The good ones always look to reinvent themselves, and in doing so, continue to push for improvement and progress. Sabore, with Chef Valero at the helm, has recently rolled out a complete overhaul of their menu. For years, many of the items on the menu were carryovers from the previous regime. The results of the make-over are a collection of dishes that finally accurately reflect the Chef’s personality and his influences. The new menu is decadent, whimsical, and continues to be a standout.
Some of the items draw from local influences as homages to fellow local restaurants. Antonio’s Burrata Salad (bottom left) is aptly named after Antonio Mazzella’s restaurant, Antonio’s Made In Italy, down in McIntosh because the man himself came in and showed the team how to make Burrata cheese. Valero then made it his own with the addition of 24 hour dehydrated tomatoes, preserved Moroccan lemons, local microgreens, and finished off with Italian olive oil. The result is a beautiful ball of burrata that quite literally melts in your mouth. The Steamed American Kobe Pastrami Sandwich is inspired by the steamed buns found at Crane Ramen, and the New York deli flavors at Dave’s New York Deli. A steamed brioche bun is filled with their housemade American Kobe pastrami, cucumbers, and mustard.
Other items draw from Valero’s background such as the Grilled Spanish Octopus served with Iberico chorizo mashed potatoes, lemon foam, and organic baby kale or the Seasonal Seafood Offering, a selection of the best seafood from around the world that changes throughout the year. Charcuterie is now a permanent menu fixture with various-sized plates available, as well as Jamon Iberico, the real deal acorn-fed Iberico ham from Spain, served with toasted bread and tomatoes. Only a couple items from the old menu like the popular Tuna Toston and Beef Empanadas remain, though the menu remains very approachable. But then at some point, it goes a little crazy in the way that only an infectiously-jolly large talented Spaniard can endearingly bring to life. Good crazy, not Britney-Spears-Circa-2007-Crazy.
Yeah, the Kimchi Pork Belly & Grits served with sous vide pork belly, Anson Mills Carolina gold rice grits, and housemade kimchi sounds great. Sure, the 16 ounce Pork Tomahawk served with a star anise glaze or the 16 ounce Black Angus Bone-In Short Rib cooked for 78 hours sounds even better. But then you come across some items like Foie Gras Cronuts (bottom middle) where light and airy housemade cronuts (croissant donuts) are filled with a sweet and slightly bitter blood orange gastrique, served with Florida citrus slices, topped with seared foie gras and chervil. Maine Lobster Ravioli is lobster stuffed raviolis served in a slighty sweet lobster soubise sauce, with fennel, lemon foam, and butter poached lobster claws.
One of my favorite dishes of the night was the Filet Mignon a la Bordelaise (top right). A beautiful 8 ounce beef filet that’s served with a Bordelaise sauce (red wine, butter, shallots, bone marrow demi-glaze) and shares the plate with a big beef bone sliced in half and slow roasted until its rich, buttery, bone marrow can be scooped out to go perfectly with the lean filet. If you’ve never had bone marrow before, do NOT miss this dish, it’s some of the most flavorful yummies you can get from a cow. My other favorite dish of the night? Anyone who knows me knows I love duck, and Sabore does justice to the chicken’s more handsome step brother. The Duck 3 (top left) is a duck confit terrine (think duck meatloaf) topped with a generously-sized seared duck breast, topped with a local duck egg, and served with the same cassis reduction that dressed the old seared duck breast dish on the previous menu. If you’re a duck fan, this is a must-have dish, if for nothing else other than the sweet egg yolk porn that mixes with the cassis reduction to create a really creamy and flavorful sauce.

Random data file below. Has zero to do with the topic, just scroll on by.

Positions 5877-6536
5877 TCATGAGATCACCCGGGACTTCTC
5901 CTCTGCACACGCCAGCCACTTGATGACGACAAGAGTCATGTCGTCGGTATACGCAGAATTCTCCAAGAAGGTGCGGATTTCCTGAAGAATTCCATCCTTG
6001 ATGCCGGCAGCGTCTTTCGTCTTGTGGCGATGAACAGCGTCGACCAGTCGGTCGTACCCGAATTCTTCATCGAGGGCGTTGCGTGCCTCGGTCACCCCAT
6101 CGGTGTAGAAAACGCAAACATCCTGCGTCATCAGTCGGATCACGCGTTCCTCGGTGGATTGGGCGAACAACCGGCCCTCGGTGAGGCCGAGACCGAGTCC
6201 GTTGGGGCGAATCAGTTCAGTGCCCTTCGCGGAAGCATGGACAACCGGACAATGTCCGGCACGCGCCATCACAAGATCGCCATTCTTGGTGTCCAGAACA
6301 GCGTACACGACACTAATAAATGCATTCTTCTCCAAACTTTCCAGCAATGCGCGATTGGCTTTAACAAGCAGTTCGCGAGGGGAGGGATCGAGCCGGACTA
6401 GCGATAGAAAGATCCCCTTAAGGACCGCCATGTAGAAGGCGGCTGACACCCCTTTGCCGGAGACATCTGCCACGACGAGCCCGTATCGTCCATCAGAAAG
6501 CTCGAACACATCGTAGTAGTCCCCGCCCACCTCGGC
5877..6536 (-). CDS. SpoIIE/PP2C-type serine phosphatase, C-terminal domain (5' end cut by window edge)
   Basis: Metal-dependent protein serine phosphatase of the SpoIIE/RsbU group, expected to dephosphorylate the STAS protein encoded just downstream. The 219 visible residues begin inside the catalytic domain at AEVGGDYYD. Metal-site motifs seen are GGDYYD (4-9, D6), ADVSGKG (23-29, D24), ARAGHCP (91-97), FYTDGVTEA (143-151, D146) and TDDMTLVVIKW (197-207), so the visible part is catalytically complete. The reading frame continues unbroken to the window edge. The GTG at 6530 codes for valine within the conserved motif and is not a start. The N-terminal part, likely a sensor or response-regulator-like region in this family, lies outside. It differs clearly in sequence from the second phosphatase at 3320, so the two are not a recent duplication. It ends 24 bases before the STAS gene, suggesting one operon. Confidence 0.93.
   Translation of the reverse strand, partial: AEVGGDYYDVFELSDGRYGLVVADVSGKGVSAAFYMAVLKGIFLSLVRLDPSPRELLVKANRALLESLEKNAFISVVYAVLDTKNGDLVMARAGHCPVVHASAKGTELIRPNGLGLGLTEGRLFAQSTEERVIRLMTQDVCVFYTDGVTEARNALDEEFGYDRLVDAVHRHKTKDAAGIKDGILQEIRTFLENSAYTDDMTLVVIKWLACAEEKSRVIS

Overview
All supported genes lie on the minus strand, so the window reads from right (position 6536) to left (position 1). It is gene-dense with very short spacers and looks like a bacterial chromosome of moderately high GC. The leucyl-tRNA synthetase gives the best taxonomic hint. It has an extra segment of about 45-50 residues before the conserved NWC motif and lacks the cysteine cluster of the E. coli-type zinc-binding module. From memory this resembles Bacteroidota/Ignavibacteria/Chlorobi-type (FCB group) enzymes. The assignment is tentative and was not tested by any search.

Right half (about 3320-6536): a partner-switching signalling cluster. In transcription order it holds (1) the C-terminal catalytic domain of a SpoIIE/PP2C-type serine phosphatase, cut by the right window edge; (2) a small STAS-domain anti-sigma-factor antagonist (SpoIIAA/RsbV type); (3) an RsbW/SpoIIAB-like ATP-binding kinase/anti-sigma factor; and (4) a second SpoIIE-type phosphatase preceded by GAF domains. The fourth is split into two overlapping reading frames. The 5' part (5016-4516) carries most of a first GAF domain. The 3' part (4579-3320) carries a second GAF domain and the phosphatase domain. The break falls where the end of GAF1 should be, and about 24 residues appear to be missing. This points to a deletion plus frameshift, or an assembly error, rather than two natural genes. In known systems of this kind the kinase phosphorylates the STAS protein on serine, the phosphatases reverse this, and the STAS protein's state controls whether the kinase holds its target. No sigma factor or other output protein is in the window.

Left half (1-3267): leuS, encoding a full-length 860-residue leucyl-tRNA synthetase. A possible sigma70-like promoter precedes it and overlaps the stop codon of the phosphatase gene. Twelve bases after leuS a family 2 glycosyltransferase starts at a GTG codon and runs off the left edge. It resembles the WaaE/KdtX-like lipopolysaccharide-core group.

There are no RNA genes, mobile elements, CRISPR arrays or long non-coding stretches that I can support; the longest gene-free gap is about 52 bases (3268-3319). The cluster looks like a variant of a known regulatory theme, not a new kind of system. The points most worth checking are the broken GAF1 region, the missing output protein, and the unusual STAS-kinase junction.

Whatever you choose to eat that evening, save room for dessert. A flight of housemade sorbets? Cool. Tres leches? Pretty tasty. More cronuts? Why not? Fruit Cru? Who says no to liquor infused fruit? But the Nitro S’mores Experience (bottom right) is something else. I don’t want to spoil the experience, though if any of you follow my Instagram Stories, I already have. It involves smoke, fire, liquid nitrogen, and plenty of that signature Valero showmanship that he loves so much. The result is a big delicious Grant Achatz-inspired show that you eat right off a big butcher’s block. Oh, and it’s all done tableside so get your Snapchatagram ready.
The menu is a definite departure from the tapas-style dishes we came to expect, with the dishes becoming more traditional entrees with shareable sides. But it’s a good thing. The service has seen an improvement as well, with Chef closing down the restaurant for staff training leading up to the unveiling. Our server, Ashley, was extremely attentive and thoroughly explained each dish to the table. Expect to pay anywhere from $11 to $35 for dishes, and be in for a treat. Sabore has always been about Chef Valero and his cuisine, he was always at his best when he was serving his own specials or orchestrating a Chef’s Table experience. That now extends throughout the entire menu. What I said before about doing what no one else is doing in town, holds even more true today. As far as I’m concerned, there’s only a few restaurants in town that truly stand above others. Dragonfly, Crane Ramen, and Sabore has always led the pack for me. And Chef Valero just got a whole new set of toys.